Could AI Be a Game-Changer for SMBs?

July 25, 2017
07_25_Could AI Be a Game-Changer for SMBs

Not too long ago, it was the stuff of scary science fiction, but today artificial intelligence (AI) is fast becoming a useful and accessible technology. It's still in its early stages, so larger organizations with significant IT budgets have been the early adopters. But affordable "pre-trained" generic services that use third-party data and are suitable for small and medium-sized businesses are already emerging.

AI in plain English

"Artificial intelligence is about computers behaving in a way that we would call intelligent in humans. Today, machine learning is the leading route towards that goal," says Markus Noga, head of machine learning at SAP. Machine learning refers to the use of algorithms that can learn from experience without having to be explicitly programmed by human beings. Experience, for a computer, comes from data.

The availability of Big Data, improved processing power and better algorithms are the foundation of AI. They are the reasons why machine learning will take enterprise software to a new level, Noga says.

Deep learning leads to better performance

Deep learning is another term for the core process behind AI. The AI algorithm changes as it is exposed to more and more data, and its performance improves continuously. "These algorithms have the ability to alter themselves and how they work," explains Chris Nicholson, CEO of Skymind, the developer of a widely used deep learning tool for Java. "You show them data, and they learn how to classify or group or make predictions about that data."

The arc of continuous improvement is important. It results in better outcomes and higher accuracy, which expands the range of tasks AI can perform reliably. For example, some types of sensory data, such as raw images and raw sound, are very disorganized and organic. But AI has advanced to the point where it can analyze such data and make predictions and decisions about it, Nicholson says.

Capabilities will grow as interconnectedness increases

AI shows particular promise in areas such as supply chain management, says Gary Neights, product manager at Elemica, a supply chain operating network. Its usefulness will increase as businesses' IT networks become more interconnected and provide access to a wider breadth of supply chain data. That same dynamic will drive AI solutions in other business areas, from energy management to sales forecasting to customer service.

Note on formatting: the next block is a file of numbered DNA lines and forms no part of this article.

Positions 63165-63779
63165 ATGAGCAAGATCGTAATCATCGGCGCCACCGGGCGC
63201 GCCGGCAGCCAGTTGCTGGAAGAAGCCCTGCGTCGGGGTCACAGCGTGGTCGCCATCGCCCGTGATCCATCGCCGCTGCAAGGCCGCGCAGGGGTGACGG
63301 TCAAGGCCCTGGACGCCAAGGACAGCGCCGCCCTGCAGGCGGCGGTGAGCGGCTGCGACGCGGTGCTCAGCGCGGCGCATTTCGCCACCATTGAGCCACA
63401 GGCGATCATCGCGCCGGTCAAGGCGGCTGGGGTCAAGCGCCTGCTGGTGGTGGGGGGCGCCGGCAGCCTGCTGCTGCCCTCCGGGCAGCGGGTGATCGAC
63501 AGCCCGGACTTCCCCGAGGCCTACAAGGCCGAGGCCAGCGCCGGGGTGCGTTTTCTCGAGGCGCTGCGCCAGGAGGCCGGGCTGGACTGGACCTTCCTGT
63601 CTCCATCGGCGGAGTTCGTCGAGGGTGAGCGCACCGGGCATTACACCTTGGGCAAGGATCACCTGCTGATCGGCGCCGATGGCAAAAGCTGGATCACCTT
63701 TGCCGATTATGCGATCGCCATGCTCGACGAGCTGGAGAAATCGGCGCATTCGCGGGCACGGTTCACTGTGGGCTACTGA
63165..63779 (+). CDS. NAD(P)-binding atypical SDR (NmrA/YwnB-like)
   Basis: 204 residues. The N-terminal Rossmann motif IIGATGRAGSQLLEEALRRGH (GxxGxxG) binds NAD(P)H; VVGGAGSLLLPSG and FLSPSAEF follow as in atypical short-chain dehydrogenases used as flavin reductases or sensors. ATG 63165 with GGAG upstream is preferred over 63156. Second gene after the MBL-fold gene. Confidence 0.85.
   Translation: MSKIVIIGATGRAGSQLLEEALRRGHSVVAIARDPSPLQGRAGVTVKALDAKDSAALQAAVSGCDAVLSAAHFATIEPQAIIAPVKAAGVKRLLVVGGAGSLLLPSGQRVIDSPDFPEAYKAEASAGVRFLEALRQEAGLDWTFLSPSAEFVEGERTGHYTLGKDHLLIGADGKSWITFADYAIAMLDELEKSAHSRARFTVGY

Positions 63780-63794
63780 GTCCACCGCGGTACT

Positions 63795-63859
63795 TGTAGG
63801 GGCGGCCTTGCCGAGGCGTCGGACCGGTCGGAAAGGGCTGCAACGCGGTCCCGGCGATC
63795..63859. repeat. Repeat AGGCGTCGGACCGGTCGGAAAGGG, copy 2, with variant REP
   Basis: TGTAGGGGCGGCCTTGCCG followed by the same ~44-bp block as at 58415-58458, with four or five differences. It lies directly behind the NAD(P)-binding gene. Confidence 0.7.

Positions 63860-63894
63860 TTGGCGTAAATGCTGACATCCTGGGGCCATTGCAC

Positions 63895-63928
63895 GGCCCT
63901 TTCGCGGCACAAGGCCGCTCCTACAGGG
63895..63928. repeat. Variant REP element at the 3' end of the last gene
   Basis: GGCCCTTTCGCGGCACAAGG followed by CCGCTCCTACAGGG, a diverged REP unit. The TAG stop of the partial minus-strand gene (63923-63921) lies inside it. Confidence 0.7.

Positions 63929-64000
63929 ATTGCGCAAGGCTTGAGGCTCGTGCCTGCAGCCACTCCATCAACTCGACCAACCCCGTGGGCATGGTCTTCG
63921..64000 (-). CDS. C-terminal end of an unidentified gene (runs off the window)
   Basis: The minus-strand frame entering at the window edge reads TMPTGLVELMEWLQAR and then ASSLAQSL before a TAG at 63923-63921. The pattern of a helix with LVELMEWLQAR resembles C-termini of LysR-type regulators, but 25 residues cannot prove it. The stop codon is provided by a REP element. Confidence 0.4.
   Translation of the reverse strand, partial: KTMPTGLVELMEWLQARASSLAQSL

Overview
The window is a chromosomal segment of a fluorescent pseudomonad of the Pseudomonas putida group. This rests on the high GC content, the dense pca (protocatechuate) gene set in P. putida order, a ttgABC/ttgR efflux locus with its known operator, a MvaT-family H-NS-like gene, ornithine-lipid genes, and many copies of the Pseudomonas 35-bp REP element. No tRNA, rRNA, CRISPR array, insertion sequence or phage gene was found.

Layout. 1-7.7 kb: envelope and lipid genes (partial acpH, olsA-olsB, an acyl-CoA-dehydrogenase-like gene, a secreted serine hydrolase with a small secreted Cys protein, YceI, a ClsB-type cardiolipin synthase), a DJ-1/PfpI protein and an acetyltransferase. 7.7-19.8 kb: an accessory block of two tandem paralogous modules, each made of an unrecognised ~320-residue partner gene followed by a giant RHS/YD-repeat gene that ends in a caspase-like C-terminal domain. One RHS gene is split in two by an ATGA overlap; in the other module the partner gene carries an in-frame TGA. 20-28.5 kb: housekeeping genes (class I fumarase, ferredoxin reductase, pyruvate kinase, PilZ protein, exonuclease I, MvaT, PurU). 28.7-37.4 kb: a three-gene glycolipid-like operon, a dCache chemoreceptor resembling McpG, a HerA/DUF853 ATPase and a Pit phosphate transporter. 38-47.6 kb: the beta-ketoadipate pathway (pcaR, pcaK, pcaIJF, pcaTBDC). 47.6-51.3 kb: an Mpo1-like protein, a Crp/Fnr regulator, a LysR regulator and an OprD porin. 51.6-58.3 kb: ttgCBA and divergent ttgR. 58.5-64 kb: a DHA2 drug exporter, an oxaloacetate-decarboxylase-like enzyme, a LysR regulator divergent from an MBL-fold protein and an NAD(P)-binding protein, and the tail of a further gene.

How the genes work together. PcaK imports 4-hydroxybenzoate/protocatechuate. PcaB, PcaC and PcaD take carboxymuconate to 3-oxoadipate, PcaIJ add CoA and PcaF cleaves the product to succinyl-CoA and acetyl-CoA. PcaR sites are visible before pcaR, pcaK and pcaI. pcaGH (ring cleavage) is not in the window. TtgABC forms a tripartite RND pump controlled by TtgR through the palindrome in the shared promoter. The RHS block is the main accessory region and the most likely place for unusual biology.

For example, when AI is used to link transportation data with order data, it can improve delivery prediction accuracy and boost customer satisfaction. "A carrier might say it can deliver a product in two days, but AI might determine that, based on the carrier's past performance, there is a 30 percent chance it will take five days, not two," Neights says. That gives customer service and supply chain professionals proactive alerts about potential fulfillment challenges.

AI in action for a small business

One small business that is ahead of the curve with AI is Medisafe, which has developed a platform and app to improve medication adherence. It passively collects patient data (medications prescribed, conditions being managed, time and amount of doses taken, engagement levels with the app), and it uses that data and self-learning algorithms to personalize the experience for users. Medisafe is developing AI solutions in-house as well as leveraging third-party sources.

"In working with partners, including other health technology companies, U.S. payers, etc., we bring in other patient behavioral, demographic and psychographic data," says Jon Michaeli, executive vice president of marketing and business development at Medisafe. "That helps us complete patients' profiles and uniquely address their specific impediments to adherence."

Willing to pay for better adherence

The app is free for patients and health care providers. The company's revenue stream comes from pharmaceutical companies and insurers, which pay license fees to use the technology. Better adherence means more prescriptions filled for pharmaceutical companies and lower health system costs for insurers, because healthier patients require fewer hospital admissions and procedures.

Michaeli expects AI to play an important role in Medisafe's future. "It fits into the 'surprise and delight' category," he says. "When you can deliver exemplary user experiences to serve needs above and beyond all expectations, solving for people's unique barriers to success, you have the potential to win them over - and, in our case, indefinitely improve their health and well-being."

This story originally appeared on

AI is within reach of small businesses. Should you be grabbing the opportunity?

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